It’s natural to have a second passport and multiple identities. Citizenship laws should catch up with the times.
In the eyes of the state, multiple citizenships with a second passport are at best disorderly and, at worst, a threat. Officials prefer that you be born, raised, work, pay taxes, draw benefits, die in the same area, travel on a single passport, and leave your children with only one nationality. During a conflict, the state has a particular claim on your loyalty—and maybe your life, if you don’t have a second passport. Individuals and conditions are held together by citizenship. If you mess with it, the relationship will fall apart.
However, life is more complex than that. Political loyalty does not have to be exclusive; it frequently overlaps. Many Jews have dual citizenship in Israel and their home country, supporting the Jewish state (and as a safety net). Teutons can be proud of being Bavarian, German, and European simultaneously. Citizens of Ireland are eligible to vote in British elections. The ancient concept of one-man, one-state citizenship appears to be outdated: more than 200 million individuals now live and work outside their birth nations yet still want to visit, marry, have a second passport, or invest there.
Political protectionism is the wrong answer, with states forcing persons to pick a single nationality or restricting their right to second passports. Given how simple it is to obtain citizenship, this appears to be a strange strategy. It is, in fact, for sale in several nations. In some cases, such as the United States, it may be an unintended consequence of birth, with no conscious choice involved. Instead of making passports into a fetish, a better strategy would be to use residence (especially tax resident) as the primary criterion for an individual’s rights and duties. Because it derives from a voluntary decision to live in a country and follow its regulations, creating cohesion and commitment. The world is slowly but steadily heading in this direction. However, many governments (primarily impoverished and poorly administered) are resisting the trend, and several wealthy democracies, such as the Netherlands and Germany, are attempting to halt it with various justifications.
In modern countries, one long-standing concern, state security, appears to be out of date. Citizenship was critical back when the defense was based on conscription. On the other hand, modern combat does not necessitate armies of untrained conscripts. Few countries still have forced military service, and those that do are mainly phasing it out. Citizenship does not ensure loyalty: some of history’s most heinous traitors were naturalized citizens. Many ready to battle most vigorously for a flag will have traveled through hell to reach their homeland.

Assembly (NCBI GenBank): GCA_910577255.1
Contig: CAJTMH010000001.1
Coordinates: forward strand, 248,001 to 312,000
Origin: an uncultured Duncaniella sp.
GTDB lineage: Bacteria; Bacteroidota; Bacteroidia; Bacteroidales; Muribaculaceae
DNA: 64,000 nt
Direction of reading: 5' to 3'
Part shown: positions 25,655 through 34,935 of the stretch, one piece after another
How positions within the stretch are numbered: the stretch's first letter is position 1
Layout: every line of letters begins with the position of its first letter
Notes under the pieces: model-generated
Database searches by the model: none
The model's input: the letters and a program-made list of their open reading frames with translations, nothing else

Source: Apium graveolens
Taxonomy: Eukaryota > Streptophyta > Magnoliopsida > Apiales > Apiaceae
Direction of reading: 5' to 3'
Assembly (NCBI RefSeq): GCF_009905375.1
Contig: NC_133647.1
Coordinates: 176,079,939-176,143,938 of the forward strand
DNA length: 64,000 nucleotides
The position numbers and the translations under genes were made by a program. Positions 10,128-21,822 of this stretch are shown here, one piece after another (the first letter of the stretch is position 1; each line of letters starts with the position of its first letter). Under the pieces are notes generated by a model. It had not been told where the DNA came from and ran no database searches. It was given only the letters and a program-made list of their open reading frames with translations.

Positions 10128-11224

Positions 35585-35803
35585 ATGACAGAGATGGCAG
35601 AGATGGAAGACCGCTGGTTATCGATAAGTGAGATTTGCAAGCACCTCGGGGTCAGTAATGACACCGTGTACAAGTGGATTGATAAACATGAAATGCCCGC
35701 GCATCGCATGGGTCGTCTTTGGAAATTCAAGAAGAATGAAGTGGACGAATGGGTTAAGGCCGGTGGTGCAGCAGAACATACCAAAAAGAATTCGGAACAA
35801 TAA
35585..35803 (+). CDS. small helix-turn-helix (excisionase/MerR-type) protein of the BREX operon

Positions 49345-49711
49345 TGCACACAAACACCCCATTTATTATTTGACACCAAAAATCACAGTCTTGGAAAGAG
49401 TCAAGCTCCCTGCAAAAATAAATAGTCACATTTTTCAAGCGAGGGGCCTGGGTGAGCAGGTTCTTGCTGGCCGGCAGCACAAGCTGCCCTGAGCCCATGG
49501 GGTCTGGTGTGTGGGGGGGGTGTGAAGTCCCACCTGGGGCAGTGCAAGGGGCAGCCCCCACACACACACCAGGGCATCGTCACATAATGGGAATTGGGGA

This leaves many political and financial issues that governments identify with non-citizens: they avoid paying taxes, claiming benefits, and clinging to old customs from their home nations. So they do on occasion. However, rather than depending on the symbolic power of citizenship, countries that want to combat tax evasion, protect their national language, or prohibit foreign traditions like forced marriage should do so through particular legislation suited to these goals. America’s policy of taxing its inhabitants regardless of where they live is particularly absurd; it is a charter for accountants. In terms of advantages, the residence is unquestionably the most critical factor. If you live in a country and pay your taxes, you should be treated the same as any other resident and even better than a citizen who has resided abroad and not paid up.
The most challenging issue for a residency-based system is voting, which has always been associated with citizenship. However, there is an opportunity for negotiation here. For example, citizens who live permanently overseas (sometimes with dual nationality) enjoy voting rights in France and Italy. That’s logical. On the other hand, countries should offer non-citizens who have lived in a country for a long time the right to vote, at least in municipal elections. Citizens of European Union countries are already allowed to do so.
However, evaluating multiple citizens solely based on costs and issues is incorrect. It also promotes connections between diasporas (typically wealthy and well-connected) and their home nations (often impoverished), benefiting both. Multiple citizenships are unavoidable and, at its core, a liberal concept. It’s something to rejoice over.
Starting over with a new identity, anonymous travel, and anonymous living is extremely difficult, make one small mistake in the process and you will fail. When your life and liberty are on the line, trust Amicus International Consulting to deliver a safe, legal, and secure new identity.